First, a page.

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Why we love Roger Ebert? Cuz he’s one of us.

In case you ever wondered why movie critic Roger Ebert is one of the kinder of the mainstream media critics toward science fiction and fantasy, wonder no more. He’s been a fan for decades, as attested to a May 4, 2008 entry in his blog:

Fanzines were mimeographed magazines that were circulated by mail among science fiction fans in the days before the internet. They still are, for all I know, although now they’re generated by computer printers. I first learned about them in a 1950s issue of Amazing Stories and eagerly sent away 10 or 20 cents to Buck and Juanita Coulson in Indiana, whose Yandro was one of the best and longest-running of them all. Overnight, I was a fan, although not yet a BNF (big name fan). It was a thrill for me to have a LOC (letter of comment) published on such issues as the demise of BEMs (bug-eyed monsters), and soon I was publishing my own fanzine, named Stymie. ((Roger Ebert’s journal, “Fanzines beget blogs,” May 4, 2008.))

For any fan with an interest in film, I highly recommend subscribing to Ebert’s blog. He uses his insights in the the world of movies and helps a reader decipher how to approach reading film reviews – and how to pick critics to avoid – and better yet – those that you can trust.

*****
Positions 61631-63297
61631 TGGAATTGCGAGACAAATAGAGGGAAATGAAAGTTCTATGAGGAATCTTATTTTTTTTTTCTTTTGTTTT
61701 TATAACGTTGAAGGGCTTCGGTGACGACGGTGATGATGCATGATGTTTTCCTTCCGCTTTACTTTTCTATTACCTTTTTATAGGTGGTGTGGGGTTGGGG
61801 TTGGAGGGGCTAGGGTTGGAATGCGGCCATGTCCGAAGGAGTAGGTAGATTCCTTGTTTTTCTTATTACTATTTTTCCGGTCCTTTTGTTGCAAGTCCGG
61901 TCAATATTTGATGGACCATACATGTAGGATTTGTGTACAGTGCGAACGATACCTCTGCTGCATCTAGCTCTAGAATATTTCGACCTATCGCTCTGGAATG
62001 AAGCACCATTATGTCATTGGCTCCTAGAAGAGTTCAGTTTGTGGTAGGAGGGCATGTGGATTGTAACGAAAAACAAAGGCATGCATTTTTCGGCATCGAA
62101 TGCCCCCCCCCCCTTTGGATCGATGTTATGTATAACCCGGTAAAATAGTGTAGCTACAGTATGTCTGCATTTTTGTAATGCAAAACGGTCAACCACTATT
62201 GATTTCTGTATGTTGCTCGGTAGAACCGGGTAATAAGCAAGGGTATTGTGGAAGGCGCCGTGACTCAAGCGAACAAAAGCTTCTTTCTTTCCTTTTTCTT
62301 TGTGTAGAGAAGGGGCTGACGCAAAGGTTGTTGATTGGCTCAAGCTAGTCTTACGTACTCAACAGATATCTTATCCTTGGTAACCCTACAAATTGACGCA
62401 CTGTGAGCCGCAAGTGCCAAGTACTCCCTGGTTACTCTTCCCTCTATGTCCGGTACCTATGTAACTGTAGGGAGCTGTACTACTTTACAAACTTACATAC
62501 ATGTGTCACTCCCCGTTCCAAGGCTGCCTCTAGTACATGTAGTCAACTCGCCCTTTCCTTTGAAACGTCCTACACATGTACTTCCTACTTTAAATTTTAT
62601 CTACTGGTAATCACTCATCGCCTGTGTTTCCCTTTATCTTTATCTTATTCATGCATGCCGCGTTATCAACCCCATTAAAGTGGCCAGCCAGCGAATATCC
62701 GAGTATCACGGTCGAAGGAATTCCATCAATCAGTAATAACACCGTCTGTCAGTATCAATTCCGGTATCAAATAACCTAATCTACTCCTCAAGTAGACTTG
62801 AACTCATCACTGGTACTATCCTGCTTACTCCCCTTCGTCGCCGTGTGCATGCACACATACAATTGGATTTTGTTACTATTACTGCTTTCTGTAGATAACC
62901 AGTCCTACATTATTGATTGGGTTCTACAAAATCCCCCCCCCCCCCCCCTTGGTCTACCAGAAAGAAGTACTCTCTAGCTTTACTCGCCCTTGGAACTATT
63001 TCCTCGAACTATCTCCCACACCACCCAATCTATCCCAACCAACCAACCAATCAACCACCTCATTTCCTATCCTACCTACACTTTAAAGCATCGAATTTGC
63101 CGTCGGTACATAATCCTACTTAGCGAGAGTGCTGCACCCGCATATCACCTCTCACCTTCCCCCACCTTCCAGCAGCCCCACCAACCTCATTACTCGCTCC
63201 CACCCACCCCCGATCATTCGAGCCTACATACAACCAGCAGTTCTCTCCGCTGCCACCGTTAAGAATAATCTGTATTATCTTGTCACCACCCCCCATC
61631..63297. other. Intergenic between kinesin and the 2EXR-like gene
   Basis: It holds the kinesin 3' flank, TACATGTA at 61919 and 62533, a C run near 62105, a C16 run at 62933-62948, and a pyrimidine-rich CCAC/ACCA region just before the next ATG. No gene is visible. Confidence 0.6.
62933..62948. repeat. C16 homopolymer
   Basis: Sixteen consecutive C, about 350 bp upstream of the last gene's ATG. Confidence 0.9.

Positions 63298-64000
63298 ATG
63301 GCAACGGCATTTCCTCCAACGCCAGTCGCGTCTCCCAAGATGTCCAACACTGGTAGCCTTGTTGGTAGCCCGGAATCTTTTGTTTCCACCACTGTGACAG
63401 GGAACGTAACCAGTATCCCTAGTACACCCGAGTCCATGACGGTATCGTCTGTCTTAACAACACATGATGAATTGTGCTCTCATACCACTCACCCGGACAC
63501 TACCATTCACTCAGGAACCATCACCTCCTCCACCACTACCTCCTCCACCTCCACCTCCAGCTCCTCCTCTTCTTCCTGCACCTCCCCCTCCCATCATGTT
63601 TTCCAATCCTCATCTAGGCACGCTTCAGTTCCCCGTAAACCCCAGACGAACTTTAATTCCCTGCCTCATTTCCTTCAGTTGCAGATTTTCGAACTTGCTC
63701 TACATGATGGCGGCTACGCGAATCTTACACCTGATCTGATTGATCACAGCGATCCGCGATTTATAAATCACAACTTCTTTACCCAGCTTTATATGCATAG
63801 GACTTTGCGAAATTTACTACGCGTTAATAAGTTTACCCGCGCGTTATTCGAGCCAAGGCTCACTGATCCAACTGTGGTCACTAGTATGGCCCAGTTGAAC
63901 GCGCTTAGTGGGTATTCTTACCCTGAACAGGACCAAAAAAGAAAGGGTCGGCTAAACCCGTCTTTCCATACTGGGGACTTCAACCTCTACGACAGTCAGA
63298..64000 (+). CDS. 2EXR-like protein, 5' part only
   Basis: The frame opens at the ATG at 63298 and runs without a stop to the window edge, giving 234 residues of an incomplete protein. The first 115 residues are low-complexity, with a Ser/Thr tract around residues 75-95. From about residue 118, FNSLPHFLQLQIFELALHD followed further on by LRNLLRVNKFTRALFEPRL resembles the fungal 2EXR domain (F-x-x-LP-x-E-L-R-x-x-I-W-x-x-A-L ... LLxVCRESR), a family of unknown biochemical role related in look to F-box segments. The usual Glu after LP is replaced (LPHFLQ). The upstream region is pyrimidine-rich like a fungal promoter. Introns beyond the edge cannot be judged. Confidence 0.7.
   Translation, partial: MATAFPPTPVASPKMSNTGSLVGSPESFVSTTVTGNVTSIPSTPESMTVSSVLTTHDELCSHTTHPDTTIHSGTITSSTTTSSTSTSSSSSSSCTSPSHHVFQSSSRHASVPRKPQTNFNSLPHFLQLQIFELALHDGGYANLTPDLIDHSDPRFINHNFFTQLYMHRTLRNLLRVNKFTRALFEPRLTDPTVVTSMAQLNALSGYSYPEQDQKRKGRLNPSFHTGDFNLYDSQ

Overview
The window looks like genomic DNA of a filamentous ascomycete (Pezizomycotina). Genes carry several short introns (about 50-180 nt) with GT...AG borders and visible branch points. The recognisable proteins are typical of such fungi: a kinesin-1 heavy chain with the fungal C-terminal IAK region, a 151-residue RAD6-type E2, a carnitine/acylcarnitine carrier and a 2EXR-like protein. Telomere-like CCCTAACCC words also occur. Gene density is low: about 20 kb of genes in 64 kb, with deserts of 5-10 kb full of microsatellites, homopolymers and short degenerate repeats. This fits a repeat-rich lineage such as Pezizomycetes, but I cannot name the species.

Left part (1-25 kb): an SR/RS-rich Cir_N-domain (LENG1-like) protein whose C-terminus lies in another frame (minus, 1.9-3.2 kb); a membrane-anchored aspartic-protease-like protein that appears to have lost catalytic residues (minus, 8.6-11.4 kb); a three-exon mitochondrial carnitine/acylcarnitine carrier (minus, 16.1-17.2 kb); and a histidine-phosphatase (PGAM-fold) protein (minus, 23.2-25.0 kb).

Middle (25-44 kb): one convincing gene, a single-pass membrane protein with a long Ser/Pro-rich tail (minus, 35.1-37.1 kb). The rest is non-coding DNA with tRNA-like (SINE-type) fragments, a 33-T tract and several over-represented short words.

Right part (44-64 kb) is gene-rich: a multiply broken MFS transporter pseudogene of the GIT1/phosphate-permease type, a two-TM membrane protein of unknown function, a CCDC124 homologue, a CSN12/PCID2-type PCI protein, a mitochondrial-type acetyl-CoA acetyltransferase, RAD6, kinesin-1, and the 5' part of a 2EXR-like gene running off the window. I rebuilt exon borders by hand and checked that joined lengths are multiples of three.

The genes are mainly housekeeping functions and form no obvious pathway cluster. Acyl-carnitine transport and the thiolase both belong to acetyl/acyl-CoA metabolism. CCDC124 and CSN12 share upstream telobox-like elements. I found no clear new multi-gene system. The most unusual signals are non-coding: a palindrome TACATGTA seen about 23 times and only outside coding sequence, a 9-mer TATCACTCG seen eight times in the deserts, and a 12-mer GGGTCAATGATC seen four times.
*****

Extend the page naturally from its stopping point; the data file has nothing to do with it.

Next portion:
His blog is located here:

David Speakman

David Speakman has spent more than two decades as a writer/editor, photographer, graphic designer and manager of creative teams in broadcast, print and the Internet. His education is in journalism, graphic design, organizational communication and law.


  1. Okay, that is just awesome. Thanks for that!


    Ebert, Roger [1942- ] – The famous TV personality who reviews movies on his own weekly network show was an early SF fan in Illinois. He published his own fanzine, Stymie, and wrote for other zines, including Kipple, Parsection and Psi-Phi in the 1950s, and Xero in the 1960s. As a young man he won the Illinois AP first place news writing award for 1960. In 2004 he wrote some articles for SF prozines.

    Jon D. Swartz
    N3F Historian

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